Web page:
THE NATIONAL police head said they fully support the current government policy against giving coronavirus vaccine booster shots even as cops are among the frontliners in implementing measures to address the medical emergency.
“Let’s not be greedy for vaccines. Many of us are still not vaccinated, even the first dose, due to the limited supply reaching the country,” national police chief Guillermo T. Eleazar said in Filipino in a news release on Sunday.
As of Aug. 15, there were 32,364 members of the police organization who have contracted coronavirus disease 2019 (COVID-19), of which 1,959 were active. Of the total, 30,314 have recovered while 91 died.
There are 221,782 police personnel, of whom 77,735 or 35% have been fully vaccinated against COVID-19 while 90,230 or 40.68% have received their first dose.
Metro Manila mayors are looking to create their respective ordinances that would penalize individuals who will get additional shots of COVID-19 vaccines following reports of persons getting a booster jab by registering in another locality.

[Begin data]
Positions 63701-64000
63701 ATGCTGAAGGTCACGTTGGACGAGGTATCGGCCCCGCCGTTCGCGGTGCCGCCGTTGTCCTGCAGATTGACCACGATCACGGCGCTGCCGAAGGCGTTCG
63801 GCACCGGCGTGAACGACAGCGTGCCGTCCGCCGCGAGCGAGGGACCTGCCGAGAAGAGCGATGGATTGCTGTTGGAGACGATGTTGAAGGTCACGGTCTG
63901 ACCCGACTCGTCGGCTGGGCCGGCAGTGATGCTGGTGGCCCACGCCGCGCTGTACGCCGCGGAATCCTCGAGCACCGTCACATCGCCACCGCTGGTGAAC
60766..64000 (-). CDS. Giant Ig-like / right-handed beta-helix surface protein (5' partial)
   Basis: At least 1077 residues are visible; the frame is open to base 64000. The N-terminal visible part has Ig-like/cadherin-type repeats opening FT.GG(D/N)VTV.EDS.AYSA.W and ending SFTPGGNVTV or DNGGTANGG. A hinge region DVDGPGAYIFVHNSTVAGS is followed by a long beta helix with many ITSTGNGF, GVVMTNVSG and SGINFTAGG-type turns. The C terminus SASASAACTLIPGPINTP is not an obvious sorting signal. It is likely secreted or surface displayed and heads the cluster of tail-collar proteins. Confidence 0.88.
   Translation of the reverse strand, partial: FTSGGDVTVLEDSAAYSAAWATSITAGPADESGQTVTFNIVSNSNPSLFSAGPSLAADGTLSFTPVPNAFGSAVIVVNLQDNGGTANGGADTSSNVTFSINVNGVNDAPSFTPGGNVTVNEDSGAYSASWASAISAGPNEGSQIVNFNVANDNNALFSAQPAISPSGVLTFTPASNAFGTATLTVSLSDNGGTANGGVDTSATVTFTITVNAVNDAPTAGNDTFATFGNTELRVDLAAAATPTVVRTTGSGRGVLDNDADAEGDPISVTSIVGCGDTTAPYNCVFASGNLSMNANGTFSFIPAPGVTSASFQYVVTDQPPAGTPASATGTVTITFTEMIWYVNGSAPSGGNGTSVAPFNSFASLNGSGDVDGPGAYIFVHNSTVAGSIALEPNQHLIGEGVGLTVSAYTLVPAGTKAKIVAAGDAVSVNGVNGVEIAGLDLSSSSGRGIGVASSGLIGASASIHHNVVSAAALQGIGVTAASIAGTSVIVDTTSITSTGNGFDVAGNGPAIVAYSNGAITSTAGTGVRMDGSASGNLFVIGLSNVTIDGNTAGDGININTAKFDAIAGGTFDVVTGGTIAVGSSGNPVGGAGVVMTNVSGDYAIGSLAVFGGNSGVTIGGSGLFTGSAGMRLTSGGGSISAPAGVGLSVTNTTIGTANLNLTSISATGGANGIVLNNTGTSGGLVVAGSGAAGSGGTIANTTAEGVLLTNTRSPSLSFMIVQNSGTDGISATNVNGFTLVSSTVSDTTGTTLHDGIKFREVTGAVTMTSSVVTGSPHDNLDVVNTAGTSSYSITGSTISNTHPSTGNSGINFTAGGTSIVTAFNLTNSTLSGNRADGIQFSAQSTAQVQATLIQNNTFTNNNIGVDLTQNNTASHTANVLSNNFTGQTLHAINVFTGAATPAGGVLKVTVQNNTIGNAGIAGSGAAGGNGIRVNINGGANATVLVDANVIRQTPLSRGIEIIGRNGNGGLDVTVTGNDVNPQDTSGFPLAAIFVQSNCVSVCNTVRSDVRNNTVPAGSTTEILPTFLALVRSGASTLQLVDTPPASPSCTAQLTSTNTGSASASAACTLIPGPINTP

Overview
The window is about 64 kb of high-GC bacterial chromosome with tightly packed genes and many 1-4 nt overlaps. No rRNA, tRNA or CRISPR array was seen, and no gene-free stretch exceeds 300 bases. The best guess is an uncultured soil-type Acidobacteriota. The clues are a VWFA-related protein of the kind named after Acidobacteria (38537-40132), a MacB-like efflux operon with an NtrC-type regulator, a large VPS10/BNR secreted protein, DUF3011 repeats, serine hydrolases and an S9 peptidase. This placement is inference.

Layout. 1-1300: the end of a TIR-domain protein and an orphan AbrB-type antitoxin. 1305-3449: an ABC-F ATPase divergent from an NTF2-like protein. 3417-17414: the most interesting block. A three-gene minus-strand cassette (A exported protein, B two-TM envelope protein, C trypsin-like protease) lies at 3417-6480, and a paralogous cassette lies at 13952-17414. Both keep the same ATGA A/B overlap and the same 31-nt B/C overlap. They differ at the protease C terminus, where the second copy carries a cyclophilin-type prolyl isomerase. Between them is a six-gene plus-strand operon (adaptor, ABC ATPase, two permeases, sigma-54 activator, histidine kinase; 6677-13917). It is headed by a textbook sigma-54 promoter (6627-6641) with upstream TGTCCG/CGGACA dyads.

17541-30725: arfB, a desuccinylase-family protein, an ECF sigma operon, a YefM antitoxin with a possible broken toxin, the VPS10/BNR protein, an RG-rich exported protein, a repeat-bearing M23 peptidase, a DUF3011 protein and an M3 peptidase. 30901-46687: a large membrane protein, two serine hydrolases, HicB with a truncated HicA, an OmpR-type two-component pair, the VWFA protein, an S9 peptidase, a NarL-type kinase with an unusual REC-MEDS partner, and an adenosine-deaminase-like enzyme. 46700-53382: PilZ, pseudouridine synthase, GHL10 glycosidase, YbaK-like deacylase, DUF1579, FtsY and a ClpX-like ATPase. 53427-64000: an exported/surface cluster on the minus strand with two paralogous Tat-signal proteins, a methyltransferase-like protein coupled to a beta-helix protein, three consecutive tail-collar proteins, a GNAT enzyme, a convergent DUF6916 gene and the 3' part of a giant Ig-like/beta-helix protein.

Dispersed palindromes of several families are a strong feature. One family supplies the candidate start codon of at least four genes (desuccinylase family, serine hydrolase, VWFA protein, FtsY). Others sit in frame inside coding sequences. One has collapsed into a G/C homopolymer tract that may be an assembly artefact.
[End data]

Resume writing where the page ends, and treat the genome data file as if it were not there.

On Friday, the Metro Manila Council also unanimously approved Resolution 21-18, which penalizes individuals who will administer unauthorized inoculations with a fine of P5,000 and/or imprisonment of one to six months.
“This is also for everyone’s safety because we are not sure if the booster shots have a bad effect on the body especially if different brands have been injected into us,” Mr. Eleazar said.
Local health authorities are still undertaking studies, parallel to those of their foreign counterparts, on the effects of getting inoculated with different brands of the COVID-19 vaccines.
Meanwhile, a congressman who advocates for the rights of senior citizens called on the national government to take additional measures to have more senior citizens inoculated with COVID-19 vaccines.
The World Health Organization reported on July 30 that only 25% or 2.1 million elderly Filipino citizens have been fully vaccinated based on registrations by local government units.
Senior Citizens Party-list Rep. Rodolfo M. Ordanes said in a statement on Sunday that there is a need to support local governments with tools and incentives to convince the elderly to get inoculated as most registration methods are not easily accessible to them.
“The much better ways are mobile street level vaccination, text-only methods of pre-registration, and giving incentives like rice, medicines, and cash,” he said.
Mr. Ordanes highlighted the need for persuasion from caregivers and the entire household to get their senior members vaccinated as it “creates… real tiny bubbles of protection.”
He also said persuading the elderly to get vaccinated should be done in their mother tongue, must clearly communicate the benefits of getting the jab, and allay concerns over side effects. — Russell Louis C. Ku and Bianca Angelica D. Anago